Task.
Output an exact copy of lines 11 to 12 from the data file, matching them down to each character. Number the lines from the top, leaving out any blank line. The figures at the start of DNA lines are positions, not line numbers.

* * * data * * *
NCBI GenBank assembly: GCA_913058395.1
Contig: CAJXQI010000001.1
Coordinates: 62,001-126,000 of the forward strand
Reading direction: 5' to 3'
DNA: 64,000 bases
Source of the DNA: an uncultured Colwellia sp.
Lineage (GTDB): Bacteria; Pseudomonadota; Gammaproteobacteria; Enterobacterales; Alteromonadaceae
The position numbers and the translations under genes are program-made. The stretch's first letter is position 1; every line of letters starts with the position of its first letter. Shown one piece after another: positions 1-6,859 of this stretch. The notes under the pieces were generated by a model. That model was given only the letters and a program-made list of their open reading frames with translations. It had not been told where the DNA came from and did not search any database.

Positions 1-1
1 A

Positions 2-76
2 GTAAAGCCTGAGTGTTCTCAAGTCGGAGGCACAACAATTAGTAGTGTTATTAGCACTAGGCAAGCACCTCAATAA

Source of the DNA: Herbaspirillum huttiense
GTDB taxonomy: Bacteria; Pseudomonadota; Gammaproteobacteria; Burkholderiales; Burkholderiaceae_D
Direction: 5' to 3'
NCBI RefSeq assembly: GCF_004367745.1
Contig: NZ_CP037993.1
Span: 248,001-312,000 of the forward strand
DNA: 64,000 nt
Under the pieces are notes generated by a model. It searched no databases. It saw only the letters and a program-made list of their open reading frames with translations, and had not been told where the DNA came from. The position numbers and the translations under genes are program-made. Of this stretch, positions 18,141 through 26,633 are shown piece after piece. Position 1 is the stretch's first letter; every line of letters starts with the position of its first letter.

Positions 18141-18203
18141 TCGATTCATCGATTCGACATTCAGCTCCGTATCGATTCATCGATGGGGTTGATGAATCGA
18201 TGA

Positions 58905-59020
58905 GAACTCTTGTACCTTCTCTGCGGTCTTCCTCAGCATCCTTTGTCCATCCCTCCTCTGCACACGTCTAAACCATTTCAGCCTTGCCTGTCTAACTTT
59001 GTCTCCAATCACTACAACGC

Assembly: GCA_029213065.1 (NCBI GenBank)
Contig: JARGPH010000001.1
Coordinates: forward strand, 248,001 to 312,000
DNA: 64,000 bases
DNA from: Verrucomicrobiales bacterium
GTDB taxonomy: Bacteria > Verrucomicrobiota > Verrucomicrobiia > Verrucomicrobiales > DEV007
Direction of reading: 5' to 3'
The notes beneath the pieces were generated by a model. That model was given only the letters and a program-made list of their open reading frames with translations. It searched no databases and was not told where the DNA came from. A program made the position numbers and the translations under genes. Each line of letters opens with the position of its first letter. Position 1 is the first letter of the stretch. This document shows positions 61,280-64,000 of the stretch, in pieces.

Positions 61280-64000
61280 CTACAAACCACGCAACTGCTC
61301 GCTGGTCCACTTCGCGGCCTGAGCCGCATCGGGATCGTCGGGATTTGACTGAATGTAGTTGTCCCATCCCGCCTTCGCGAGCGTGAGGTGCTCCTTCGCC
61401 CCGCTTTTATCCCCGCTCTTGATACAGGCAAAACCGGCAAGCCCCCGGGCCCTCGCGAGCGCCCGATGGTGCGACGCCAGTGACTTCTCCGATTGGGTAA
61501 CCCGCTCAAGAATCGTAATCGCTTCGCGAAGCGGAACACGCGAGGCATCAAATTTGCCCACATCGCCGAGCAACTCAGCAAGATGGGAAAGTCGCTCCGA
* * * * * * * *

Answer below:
Positions 2-76
2 GTAAAGCCTGAGTGTTCTCAAGTCGGAGGCACAACAATTAGTAGTGTTATTAGCACTAGGCAAGCACCTCAATAA